SQL injection? Seriously?!?!

Saturday, November 13, 2010

David Kernell, the "Sarah Palin Hacker" is Sentenced to 1 Year and 1 Month

Yesterday, November 12th, David Kernell, the former UT student was sentenced to 1 year and 1 day for 
breaking into Sarah Palin's email account by guessing the answers to her personal information and performing a password reset (to popcorn) of her Yahoo! mail account (gov.palin@yahoo.com). According to CBS News, "he had to correctly answer the question, "Where did you meet your spouse?" The correct answer was: "Wasilla High.""1


After gaining access to her account, he posted screen shots of his activity to 4chan.


Notable quotes from this and a related article...

  • "...has been sentenced to a year and a day with the judge recommending the term be served in a halfway house, not prison. "2

  • "In breaking into Palin's account, the F.B.I. said at the time that Kernell left an easy trail to follow." 3

  • Asked outside court if she thought the charges against Kernell were excessive, Palin said, "I don't know, but I do think there should be consequences for bad behavior." 4
Now, obviously, the legality of Mr. Kernell's actions aren't a subject for debate, but I would like to bring up a few interesting thoughts.

First, the prevalence of sites asking for personal information is pretty pervasive. Many sites will ask you  "What is your mother's maiden name?", "Where did you meet your spouse?" or "Who was your second grade teacher?" While the first question is pretty easy to find, people tend to overlook the plethora of information that is available on the Internet about themselves and tend to think that their favorite ice cream flavor or some other "personal" question is hard to "guess". Browsing through Tweets or Facebook posts would probaly provide the needed information for the attacker to be able to reset the target's password or at least obtain more information.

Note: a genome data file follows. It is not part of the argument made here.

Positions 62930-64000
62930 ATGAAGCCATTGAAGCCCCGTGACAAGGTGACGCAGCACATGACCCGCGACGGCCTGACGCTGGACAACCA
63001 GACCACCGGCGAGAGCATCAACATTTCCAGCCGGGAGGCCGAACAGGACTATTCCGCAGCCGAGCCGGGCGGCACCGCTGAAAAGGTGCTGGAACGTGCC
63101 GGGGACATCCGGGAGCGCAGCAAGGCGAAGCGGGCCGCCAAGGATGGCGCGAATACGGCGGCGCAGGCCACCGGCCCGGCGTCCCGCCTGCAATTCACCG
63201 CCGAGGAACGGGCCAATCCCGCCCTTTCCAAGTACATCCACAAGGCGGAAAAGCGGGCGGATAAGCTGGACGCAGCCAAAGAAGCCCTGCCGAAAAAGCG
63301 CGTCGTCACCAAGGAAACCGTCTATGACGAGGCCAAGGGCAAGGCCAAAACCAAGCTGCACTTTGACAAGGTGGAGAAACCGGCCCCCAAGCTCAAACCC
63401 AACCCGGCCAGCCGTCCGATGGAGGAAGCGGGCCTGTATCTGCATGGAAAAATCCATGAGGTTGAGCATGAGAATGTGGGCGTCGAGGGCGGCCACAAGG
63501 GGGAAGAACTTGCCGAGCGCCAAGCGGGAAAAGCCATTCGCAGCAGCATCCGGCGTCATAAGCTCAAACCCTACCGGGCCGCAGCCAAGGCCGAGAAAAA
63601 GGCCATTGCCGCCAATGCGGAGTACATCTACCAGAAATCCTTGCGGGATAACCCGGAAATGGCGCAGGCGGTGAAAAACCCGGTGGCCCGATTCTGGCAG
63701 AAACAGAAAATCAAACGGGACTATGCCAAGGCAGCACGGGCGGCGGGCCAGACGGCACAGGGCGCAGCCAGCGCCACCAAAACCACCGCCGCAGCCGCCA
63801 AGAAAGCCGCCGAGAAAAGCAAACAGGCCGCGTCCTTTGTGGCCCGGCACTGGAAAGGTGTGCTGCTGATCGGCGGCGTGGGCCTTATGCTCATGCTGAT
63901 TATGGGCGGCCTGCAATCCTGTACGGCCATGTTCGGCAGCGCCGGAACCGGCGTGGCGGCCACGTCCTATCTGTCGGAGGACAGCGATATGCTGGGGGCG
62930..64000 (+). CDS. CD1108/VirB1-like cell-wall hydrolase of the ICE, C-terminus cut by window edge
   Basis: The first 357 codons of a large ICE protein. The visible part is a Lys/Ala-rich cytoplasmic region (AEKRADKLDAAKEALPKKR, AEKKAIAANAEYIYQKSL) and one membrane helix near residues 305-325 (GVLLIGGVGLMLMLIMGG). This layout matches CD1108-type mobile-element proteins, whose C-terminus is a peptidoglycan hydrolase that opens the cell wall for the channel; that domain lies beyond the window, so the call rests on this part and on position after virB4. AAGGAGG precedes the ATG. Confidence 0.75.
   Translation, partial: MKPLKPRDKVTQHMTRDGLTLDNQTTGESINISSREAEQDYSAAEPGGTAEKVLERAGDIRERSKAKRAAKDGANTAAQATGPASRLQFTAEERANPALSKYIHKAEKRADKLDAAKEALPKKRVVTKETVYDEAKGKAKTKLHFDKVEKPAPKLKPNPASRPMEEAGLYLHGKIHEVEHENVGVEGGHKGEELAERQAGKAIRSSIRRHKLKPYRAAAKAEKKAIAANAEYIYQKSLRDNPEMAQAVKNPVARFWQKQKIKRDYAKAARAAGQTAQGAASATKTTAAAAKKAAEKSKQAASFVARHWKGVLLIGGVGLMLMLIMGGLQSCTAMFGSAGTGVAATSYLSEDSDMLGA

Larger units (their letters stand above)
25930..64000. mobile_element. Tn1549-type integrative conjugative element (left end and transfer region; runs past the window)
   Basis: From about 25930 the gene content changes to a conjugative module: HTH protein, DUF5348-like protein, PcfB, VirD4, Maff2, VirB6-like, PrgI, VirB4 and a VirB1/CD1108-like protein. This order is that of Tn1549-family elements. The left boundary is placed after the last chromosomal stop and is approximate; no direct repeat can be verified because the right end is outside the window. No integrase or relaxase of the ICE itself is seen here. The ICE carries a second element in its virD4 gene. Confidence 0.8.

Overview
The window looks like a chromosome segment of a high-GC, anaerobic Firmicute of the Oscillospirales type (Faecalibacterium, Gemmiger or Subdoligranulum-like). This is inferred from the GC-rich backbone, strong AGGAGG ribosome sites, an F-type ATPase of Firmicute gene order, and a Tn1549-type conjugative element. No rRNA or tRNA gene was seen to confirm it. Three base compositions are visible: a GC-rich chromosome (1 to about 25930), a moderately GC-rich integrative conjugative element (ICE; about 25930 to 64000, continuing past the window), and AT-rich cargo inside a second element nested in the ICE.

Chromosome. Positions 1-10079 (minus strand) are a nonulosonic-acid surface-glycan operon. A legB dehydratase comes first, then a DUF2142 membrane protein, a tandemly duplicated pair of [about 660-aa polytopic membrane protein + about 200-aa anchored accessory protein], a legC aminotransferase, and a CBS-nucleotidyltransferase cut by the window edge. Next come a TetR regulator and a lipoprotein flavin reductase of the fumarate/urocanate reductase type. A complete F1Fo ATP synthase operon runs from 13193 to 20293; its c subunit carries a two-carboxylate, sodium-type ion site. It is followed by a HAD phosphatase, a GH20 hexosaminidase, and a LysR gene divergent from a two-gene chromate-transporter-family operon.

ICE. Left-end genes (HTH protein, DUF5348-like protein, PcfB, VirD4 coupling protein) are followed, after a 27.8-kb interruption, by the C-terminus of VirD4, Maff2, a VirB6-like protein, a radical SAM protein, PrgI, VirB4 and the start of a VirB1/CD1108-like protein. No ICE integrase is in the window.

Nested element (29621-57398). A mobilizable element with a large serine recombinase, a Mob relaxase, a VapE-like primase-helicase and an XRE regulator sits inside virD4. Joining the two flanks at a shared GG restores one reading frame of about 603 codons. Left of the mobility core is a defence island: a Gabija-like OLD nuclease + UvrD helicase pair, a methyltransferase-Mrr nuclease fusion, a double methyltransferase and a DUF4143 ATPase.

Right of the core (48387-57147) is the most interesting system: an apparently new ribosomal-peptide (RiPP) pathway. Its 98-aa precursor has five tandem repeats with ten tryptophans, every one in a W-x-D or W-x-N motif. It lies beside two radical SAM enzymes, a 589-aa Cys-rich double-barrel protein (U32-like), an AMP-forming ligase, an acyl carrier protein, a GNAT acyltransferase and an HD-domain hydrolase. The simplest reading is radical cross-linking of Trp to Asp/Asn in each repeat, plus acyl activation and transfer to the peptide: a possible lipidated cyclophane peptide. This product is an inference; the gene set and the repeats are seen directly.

The second fact that I wanted to point out was from the audit trail left behind by Mr. Kernell posted evidence of  his exploits on 4chan's website. This seems to be typical for the "hacker" who's motivation is for the thrill of the conquest. The need for recognition points to this person committing this act for notoriety rather than financial gain or for political espionage.

Remember, "Loose lips, sink ships!" wasn't just a truism for World War II. A person shouldn't be the source of his opponent finding out information about him.


Sources:
1 http://www.cbsnews.com/stories/2010/11/12/national/main7047981.shtml
2 Ibid
3 Ibid
4 http://www.cbsnews.com/stories/2010/04/23/politics/main6425263.shtml?source=related_story

Thursday, November 11, 2010

10 Riskiest Places to Give Out Your Social Security Number

I recently read an article that speaks about and lists the 10 Riskiest Places to Give Out Your Social Security Number. From colleges and banks to government to medical offices, the list runs the gamut or common places that you basically either have to use your social security number as an identifier or that your number is listed regularly on a variety of common forms, etc.

With the rise in identity theft and the convenience (to the companies) in mind, what's a person to do to protect yourself?

What can be done? For starters, regularly monitor your credit report for suspicious activity

Also, ask the company or agency that you are dealing with if your social security number is required. You'd be surprised at the responses that I've received what I asked if it's needed and they say, "No. That's just on there."

Getting and reading a copy of the company/agency/business' privacy and/or confidentiality policies helps understand what the company that you are dealing with is actually going to do with the information.

Of course, online identity protection and security could take a series of articles and is not covered in this story.

For more information on your Social Security Number and what to expect, you can check out this link.